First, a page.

When little aches and pains, also known as niggles, turn into serious injuries it can be a real problem for athletes. In our latest blog, Randall Cooper asks Matt Whalan, physiotherapist, applied research and sport scientist, on what are his top tips are for how people can stop niggles turning into serious injuries.
It’s ok to report Niggles
It’s really important that we work hard on creating a culture where players and athletes are comfortable to report niggles. We know that they are potentially a really good way to flag if someone is at high risk of something more.
There’s a lot of work that goes into creating that system, and it’s important, particularly as clinicians, that we have an action plan for when someone reports that doesn’t automatically just involve sitting them out of training or playing.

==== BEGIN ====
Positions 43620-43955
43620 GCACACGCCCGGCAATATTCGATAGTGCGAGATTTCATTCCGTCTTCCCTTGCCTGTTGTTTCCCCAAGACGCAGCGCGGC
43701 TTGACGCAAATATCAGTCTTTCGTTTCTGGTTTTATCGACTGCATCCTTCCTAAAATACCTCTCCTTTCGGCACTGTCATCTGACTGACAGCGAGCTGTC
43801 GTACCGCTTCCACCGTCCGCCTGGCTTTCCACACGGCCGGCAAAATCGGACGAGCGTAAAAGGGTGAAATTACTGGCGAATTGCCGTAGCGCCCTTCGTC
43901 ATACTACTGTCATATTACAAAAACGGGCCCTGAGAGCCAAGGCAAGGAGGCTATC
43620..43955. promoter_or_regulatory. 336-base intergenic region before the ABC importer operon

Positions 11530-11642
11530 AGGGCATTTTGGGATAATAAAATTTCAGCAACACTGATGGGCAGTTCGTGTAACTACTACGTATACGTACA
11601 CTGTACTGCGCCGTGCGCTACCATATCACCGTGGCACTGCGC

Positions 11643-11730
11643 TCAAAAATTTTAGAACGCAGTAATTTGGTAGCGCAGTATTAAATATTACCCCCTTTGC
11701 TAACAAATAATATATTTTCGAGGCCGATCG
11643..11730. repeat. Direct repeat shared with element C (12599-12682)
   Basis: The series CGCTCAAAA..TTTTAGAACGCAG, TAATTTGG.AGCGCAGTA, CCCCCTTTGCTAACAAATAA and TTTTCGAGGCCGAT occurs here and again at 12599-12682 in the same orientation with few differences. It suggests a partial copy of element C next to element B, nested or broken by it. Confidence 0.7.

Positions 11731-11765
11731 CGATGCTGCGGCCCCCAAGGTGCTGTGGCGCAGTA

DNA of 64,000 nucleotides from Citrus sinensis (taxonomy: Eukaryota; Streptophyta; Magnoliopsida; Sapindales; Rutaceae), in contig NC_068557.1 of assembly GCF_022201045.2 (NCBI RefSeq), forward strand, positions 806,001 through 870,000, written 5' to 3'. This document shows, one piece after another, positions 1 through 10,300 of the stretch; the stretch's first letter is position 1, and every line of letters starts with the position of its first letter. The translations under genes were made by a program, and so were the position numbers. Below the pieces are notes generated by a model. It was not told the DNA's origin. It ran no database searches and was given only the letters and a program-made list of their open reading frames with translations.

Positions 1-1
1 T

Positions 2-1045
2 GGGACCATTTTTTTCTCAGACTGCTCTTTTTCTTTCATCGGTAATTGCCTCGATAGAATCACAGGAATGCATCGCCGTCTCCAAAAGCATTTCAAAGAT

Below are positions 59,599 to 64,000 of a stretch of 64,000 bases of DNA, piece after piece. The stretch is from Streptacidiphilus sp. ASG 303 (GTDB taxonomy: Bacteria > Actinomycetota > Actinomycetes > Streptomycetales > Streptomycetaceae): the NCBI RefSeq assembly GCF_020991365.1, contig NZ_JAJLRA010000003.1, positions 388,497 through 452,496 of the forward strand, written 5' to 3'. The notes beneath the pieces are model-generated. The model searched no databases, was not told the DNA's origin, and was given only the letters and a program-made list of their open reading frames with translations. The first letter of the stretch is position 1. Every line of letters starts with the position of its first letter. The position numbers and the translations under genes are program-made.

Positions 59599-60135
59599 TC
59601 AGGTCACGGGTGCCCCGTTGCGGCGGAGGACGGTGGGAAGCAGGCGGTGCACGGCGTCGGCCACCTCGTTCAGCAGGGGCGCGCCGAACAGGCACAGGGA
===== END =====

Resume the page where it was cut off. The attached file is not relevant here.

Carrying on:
Concept of risk
It’s important to look at the concept of risk, we can’t just use the niggle as a predictive model. We can’t just say because you have a niggle you’ll definitely get injured, we also want to identify why the niggles occured. Has it come from a lack of training or is it we’ve overloaded somebody, it’s an important distinction to make.
What does the niggle mean
It’s important to make sure that coaches understand what the niggle actually means. The location of the niggle may impact on the capacity of someone to train, for example a hamstring niggle may be treated differently to a lower back niggle. So encouraging stakeholders, such as coaches, athletes and parents to be onboard with that is a really important step.
Check out the full podcast in the latest episode of The Journal Club with Randall Cooper at these links